Two centres are better than one?

Earlier, we exclusively reported on hoteliers Sergio and Wendy Cocchi's efforts to develop the government's promised $20 million autism education and research centre. But the Campbell administration isn't alone in its plans to establish such an institution. The Canadian Back Institute Ltd. Partnership, a Toronto-based rehabilitation services company known as CBI Health, will be setting up its own 20,000 square foot autism centre for excellence that will open its doors in January 2009.

In an interview, the centre's clinical services director Dan Galazka explained, "We are looking at designing an integrated, multi-disciplinary assessment and treatment centre where the professionals that families would need to use would be housed in one building as opposed to trying to find them throughout the community."

Morever, he added, the centre is "looking to be able to not only work with the kids with autism but to support the families. We have a unique staff position called care coordinator. A care coordinator will be assigned to each family. And that will be the one point of contact - they will do the intake and interview, they will do the booking of appointments and assessments, they will be the one point of contact. So, if a family has a concern, an issue or a need, they can call this one person up and they will take care of who they need to speak to or call a meeting. So there's a real push to support the families so they don't have to be the case managers."

Mr. Galazka said the government's intiative is different from theirs because "to the best of my knowledge, they're looking at how to attract the private contractors into that facility. They're building the facility. It's one of those build it and they will come things. Whereas we are building it, staffing it and doing it. And, no, we don't have the same budget as the government" - although he couldn't yet release a "hard number."

But, that being said, when asked whether CBI Health's centre would be in competition or complementing with the province's, Mr. Galazka said, "Definitely complimenting," "We're looking at how we can connect with them and how they can enhance what we're doing and how we can enhance them."

CBI Health is presently recruiting staff and 20 days away from securing space for the centre. The following is a complete copy of the relevant portion of its recruitment brochure.

***

CBI Health

BEST PRACTICE - BEST PEOPLE

Interested in being part of a collaborative team working to improve the quality of life for children with Autism and their families?

CBI Health is a values-based, results-oriented company providing more access and better health outcomes to patients and communities across Canada.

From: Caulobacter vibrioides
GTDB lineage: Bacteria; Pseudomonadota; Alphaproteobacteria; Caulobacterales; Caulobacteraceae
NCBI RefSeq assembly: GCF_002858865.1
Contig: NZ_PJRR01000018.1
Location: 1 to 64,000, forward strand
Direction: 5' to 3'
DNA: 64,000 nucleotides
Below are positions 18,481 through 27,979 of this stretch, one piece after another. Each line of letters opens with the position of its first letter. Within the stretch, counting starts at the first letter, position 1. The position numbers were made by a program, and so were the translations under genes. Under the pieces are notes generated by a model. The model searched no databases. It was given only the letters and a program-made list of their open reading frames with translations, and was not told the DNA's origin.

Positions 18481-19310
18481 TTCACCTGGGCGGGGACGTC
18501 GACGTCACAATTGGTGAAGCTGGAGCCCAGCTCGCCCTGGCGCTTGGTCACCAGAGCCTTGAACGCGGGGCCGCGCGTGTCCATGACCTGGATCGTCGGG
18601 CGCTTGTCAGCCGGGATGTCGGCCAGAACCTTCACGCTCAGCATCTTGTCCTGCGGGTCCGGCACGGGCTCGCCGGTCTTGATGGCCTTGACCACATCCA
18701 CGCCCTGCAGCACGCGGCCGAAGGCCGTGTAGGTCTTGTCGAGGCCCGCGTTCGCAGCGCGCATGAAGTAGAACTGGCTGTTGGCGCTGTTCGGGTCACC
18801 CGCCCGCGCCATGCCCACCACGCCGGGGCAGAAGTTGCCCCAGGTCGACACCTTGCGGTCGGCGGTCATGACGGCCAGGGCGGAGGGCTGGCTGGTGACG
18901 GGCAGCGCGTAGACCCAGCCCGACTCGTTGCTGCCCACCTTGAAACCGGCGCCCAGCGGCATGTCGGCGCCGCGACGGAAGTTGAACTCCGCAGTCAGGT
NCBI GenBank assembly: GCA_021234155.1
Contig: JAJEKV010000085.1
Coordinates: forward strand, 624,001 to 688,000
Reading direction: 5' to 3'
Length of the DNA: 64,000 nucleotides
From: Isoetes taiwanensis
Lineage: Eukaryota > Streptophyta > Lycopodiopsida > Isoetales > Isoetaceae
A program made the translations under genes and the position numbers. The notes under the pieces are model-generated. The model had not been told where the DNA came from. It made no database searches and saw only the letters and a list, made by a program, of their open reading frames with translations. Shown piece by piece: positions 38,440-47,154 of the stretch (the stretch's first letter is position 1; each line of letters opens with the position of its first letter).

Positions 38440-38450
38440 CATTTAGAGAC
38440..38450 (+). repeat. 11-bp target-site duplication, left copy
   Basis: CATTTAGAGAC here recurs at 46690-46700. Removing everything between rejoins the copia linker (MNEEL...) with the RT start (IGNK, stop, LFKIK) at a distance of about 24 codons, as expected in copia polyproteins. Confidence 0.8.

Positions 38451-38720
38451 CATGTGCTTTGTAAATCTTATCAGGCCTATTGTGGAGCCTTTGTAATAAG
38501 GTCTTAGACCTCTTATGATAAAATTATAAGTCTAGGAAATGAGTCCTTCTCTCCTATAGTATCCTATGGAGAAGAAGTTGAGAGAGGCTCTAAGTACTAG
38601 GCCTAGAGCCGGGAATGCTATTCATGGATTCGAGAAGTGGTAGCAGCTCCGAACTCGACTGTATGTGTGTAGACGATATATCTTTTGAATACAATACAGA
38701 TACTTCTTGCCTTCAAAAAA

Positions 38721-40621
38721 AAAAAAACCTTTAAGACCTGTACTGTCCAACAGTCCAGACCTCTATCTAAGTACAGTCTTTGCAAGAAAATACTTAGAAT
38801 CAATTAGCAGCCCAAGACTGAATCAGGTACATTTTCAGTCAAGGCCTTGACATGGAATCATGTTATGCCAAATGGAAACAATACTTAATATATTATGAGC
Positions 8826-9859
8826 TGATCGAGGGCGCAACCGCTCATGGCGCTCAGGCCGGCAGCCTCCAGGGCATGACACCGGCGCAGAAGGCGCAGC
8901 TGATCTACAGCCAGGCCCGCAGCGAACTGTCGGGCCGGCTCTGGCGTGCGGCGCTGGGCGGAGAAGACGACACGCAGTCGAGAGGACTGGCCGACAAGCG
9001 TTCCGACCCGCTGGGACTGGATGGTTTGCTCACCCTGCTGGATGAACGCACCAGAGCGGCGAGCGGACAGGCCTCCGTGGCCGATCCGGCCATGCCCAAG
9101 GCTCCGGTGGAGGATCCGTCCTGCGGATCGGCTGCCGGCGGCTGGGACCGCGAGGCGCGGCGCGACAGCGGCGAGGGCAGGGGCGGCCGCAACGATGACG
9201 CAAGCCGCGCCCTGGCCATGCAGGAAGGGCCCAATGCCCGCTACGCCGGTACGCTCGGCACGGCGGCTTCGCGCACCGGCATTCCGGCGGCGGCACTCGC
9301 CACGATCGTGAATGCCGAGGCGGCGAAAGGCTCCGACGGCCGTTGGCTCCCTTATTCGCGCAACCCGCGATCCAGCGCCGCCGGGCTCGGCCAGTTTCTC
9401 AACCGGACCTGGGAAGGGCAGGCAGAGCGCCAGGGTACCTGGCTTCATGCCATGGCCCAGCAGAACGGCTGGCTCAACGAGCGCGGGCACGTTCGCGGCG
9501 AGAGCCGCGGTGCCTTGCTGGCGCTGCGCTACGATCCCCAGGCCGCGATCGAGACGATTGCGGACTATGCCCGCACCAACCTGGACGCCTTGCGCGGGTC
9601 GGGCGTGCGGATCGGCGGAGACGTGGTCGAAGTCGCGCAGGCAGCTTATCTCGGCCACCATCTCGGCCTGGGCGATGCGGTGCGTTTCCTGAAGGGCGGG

We offer:

* Competitive, flexible and creative compensation packages
* Commitment to professional development, internal/external education allowances
* Opportunity to learn and grow in an educational, enjoyable and supportive environment

Our Centre of Excellence will provide holistic, family-centred care in an integrated, multi-disciplinary model.

2 Comments

Well I think the difference here is that one centre of excellence (the Premier's model) would cost BC taxpayers $20 million, plus another $14 million that has to be found from private fundraising before it ever gets off the ground; while the other one (CBI's) will just get on with providing basically all the same benefits to kids and families starting in January at no extra costs to the public purse whatsoever.

If the Premier has so much extra cash lying around that he can afford to just throw away $20 million to keep his friends happy, we can suggest a lot better ways for him to spend it!

Hmmm. So the premier is planning to fork over $20 million of our precious public funds to help pay for what appears thus far to be nothing more than a privately operated real estate development that provides no assurance of any actual service delivery. This when we have to come up with creative ways to utilize excess space in schools with declining enrollment?

And the CBI folks want to start their own centre (presumable without public funding), but also want to provide a comprehensive range of actual services? The Premier needs to do the right thing and keep the $20 million and redirect it somewhere it's desperately needed, like to extending support to developmentally disabled adults who have the "misfortune" of having IQs over 70 or putting it into the school system so students with special needs can get the support they need to successfully access education.

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